There is growing evidence that outpatient treatment using low-molecular weight heparin (LMWH) and vitamin K antagonists (VKAs) is an effective and safe treatment option in selected patients with low-risk PE. In a systematic review, among 1258 patients treated at home (<24 h of hospitalization), the 3 month rate of VTE recurrence was 1.47% (95% CI 0.47–3.0), the rate of major bleeding was 0.81% (95% CI 0.37–1.42), and the 3 month all-cause mortality rate was 1.58% (95% CI 0.71–2.80).[2,3] Based on these results, the 2014 European Society of Cardiology Guidelines suggest that patients with acute low-risk PE should be considered for early discharge and continuation of treatment at home, if proper outpatient care and anticoagulant treatment can be provided (class of recommendation IIa, level of evidence C).[4] In accordance with these recommendations, some centres have implemented or are considering implementing a care organization to increase the use of outpatient treatment of selected low-risk PE patients. However, there is no consensual definition of low-risk PE and selection criteria for outpatient care proposal are still a matter of debate. Several risk stratification models have been developed, but the Pulmonary Embolism Severity Index (PESI) and the simplified PESI (sPESI) are the most validated—albeit in post hoc analysis for sPESI—and their use is recommended by the 2014 ESC Guidelines.[4] An alternative pragmatic approach, mainly applied in Canada and the Netherlands, is to use a checklist of explicit exclusion criteria like those mentioned in the HESTIA rule.[5] These main criteria correspond to situations where in-hospital care is required. Two randomized controlled trials and one prospective cohort study, using either the PESI or the HESTIA rule to selecting low-risk patients with PE eligible for outpatient treatment, demonstrated similar efficacy and safety.[5–7] Recently, the results of a meta-analysis have suggested that the risk of early mortality and PE-related complications may be elevated, despite a low clinical severity score (sPESI=0), in patients with RV dysfunction as assessed on CTPA or TTE.[8] However, in the VESTA study, adding N-terminal-pro-brain natriuretic peptide (NT-proBNP) to the HESTIA rule did not improve the safety of outpatient treatment compared to applying the HESTIA rule alone.[7] In the present study, the authors combined the HESTIA rule to the assessment of RV dysfunction on CTPA or TTE, and included patients with none of the HESTIA criteria and an absence of RV dysfunction or intracardiac thrombi. Interestingly, 300 patients with none of the HESTIA criteria, but with RV dysfunction or intracardiac thrombi, were not included in the HoT-PE study. It would have been very interesting to have had information on 3 month VTE recurrence and major bleeding risk in this subgroup. Nevertheless, using these criteria, the authors of the HoT-PE trial included 525 patients among 2854 patients with objectively proven PE in the participating centres. When regarding the rate of events in studies applying strategies based on PESI or sPESI, or the HESTIA rule alone or in combination with the assessment of RV dysfunction, there is no evidence for significant differences in efficacy (VTE recurrence) and safety (major bleeding).[1,3,5–7] On the other hand, the proportion of patients managed as outpatients seems larger with the HESTIA rule alone (50%) than with PESI (21%), sPESI (14%), or the HESTIA rule combined with RV dysfunction (18%).[1,3,5–7] However, these data should be interpreted cautiously since the strategies were not compared directly against each other in the same population of patients with PE. An international randomized controlled study (HOME-PE, clinicaltrials.gov identifier: NCT02811237), is currently investigating whether strategies based on the HESTIA rule alone or on the simplified PESI score are equally safe, and which of the two is the most efficient for outpatient management decision-making. While waiting for the results of the HOME-PE trial, one of the important messages of the HoT-PE study for daily clinical practice is to carefully select low-risk patients with PE for early discharge by using one of these validated scores or rule.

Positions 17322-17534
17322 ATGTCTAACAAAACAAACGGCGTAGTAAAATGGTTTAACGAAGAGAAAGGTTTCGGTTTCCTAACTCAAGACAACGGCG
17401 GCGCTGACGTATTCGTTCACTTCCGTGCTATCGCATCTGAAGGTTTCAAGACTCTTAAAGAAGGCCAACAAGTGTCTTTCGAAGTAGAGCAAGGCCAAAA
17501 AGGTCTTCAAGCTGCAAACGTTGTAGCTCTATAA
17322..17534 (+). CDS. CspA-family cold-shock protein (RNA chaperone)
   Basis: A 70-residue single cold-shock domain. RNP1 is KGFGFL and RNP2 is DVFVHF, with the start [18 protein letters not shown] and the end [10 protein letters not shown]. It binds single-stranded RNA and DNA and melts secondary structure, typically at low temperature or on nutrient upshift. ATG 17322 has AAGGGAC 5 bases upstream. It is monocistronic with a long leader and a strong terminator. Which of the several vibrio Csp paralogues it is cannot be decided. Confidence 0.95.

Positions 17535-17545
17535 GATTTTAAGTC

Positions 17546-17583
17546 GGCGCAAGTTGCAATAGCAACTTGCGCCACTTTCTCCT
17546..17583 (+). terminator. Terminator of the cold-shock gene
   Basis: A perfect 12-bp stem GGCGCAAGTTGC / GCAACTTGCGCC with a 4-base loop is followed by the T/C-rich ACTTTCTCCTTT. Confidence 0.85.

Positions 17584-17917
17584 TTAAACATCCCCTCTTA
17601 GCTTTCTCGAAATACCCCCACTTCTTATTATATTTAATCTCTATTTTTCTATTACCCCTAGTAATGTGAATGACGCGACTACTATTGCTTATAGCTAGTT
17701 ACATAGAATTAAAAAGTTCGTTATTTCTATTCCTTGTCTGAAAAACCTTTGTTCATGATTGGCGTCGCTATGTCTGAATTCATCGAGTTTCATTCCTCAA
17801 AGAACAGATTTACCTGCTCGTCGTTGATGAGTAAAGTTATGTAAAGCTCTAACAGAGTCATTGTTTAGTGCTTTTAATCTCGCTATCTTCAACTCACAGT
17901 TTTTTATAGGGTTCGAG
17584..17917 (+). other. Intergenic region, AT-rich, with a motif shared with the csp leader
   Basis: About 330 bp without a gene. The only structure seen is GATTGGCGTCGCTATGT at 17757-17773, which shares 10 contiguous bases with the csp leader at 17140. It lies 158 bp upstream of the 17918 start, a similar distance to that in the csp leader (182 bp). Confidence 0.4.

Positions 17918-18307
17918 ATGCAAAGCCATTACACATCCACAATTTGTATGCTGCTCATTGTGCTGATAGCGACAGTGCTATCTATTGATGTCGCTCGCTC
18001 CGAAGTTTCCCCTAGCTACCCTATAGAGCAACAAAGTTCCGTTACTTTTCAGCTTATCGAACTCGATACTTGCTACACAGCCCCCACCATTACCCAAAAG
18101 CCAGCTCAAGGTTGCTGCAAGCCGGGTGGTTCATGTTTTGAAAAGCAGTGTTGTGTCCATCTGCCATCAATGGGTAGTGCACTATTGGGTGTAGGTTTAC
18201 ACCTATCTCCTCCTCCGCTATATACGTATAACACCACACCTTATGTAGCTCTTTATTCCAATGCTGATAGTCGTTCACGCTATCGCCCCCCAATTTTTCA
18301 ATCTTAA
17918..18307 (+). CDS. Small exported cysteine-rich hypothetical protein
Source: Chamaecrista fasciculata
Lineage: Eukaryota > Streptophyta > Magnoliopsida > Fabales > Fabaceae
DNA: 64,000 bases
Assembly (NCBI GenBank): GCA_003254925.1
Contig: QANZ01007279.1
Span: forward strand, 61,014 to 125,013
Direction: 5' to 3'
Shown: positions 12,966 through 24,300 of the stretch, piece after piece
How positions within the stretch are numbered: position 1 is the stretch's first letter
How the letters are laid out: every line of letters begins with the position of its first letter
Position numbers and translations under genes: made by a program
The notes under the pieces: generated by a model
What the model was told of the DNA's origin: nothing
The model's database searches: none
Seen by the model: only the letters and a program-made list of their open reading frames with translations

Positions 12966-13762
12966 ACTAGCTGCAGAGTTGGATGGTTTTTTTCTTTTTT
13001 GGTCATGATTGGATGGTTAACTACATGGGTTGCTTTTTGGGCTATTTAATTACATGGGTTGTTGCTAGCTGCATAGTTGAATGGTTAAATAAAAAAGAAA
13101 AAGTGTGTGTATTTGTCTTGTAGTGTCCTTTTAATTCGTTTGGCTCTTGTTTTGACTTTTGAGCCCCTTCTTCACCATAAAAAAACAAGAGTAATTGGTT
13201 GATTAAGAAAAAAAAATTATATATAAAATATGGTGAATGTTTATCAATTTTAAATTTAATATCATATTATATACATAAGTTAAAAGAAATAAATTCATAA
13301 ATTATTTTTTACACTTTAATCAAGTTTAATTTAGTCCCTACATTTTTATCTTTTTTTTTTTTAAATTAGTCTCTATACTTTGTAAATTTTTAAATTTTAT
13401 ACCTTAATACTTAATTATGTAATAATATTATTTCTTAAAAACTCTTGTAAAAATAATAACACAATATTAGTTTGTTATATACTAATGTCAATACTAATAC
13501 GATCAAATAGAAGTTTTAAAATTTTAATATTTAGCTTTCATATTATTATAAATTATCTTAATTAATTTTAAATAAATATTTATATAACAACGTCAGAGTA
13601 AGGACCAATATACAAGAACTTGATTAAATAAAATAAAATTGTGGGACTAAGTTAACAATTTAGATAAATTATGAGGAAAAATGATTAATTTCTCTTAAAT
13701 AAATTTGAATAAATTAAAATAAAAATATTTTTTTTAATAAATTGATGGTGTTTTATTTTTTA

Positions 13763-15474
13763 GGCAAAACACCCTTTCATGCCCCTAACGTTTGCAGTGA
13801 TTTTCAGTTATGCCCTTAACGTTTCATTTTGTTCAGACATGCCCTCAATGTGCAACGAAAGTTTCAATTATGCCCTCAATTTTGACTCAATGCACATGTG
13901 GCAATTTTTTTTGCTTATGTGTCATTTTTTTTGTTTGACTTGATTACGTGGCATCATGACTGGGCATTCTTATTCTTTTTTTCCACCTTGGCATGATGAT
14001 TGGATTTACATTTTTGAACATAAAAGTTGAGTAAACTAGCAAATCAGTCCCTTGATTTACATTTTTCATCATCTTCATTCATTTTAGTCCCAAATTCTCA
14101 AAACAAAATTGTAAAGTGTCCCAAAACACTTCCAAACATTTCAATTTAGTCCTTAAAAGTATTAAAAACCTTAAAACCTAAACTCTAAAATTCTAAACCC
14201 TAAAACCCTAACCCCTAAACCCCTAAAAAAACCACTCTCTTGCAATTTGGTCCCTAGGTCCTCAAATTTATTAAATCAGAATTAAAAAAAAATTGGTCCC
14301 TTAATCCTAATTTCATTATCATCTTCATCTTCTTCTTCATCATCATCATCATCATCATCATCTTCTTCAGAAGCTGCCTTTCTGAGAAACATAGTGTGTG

Even if the selection of low-risk PE patients is a crucial step, in all of these studies, a specific follow-up protocol was performed for all patients treated at home.[1,3,5–7] Indeed, patients were seen, or at least contacted by phone, within the first days following discharge, at 7–14 days, and after 1 and 3 months. Therefore, centres wishing to support outpatient treatment are encouraged to implement this careful follow-up protocol in their daily practice in order to increase the safety of early discharge of low-risk patients (Take home figure). Lastly, most previous studies that have assessed outpatient treatment have used LMWH and VKA. The HoT-PE trial provides interesting data on the use of rivaroxaban in outpatient treatment. Taken together, the results of the HoT-PE trial add another piece of evidence for the careful treatment of selected low-risk patients with PE at home and will contribute to the decrease of the mean length of hospital stay.

Take home figure.

Selection and follow-up for outpatient treatment of low-risk patients with pulmonary embolism. CTPA, computed tomographic pulmonary angiography; PE, pulmonary embolism; PESI, Pulmonary Embolism Severity Index; RV, right ventricular; sPESI, simplified PESI; TTE, transthoracic echocardiography.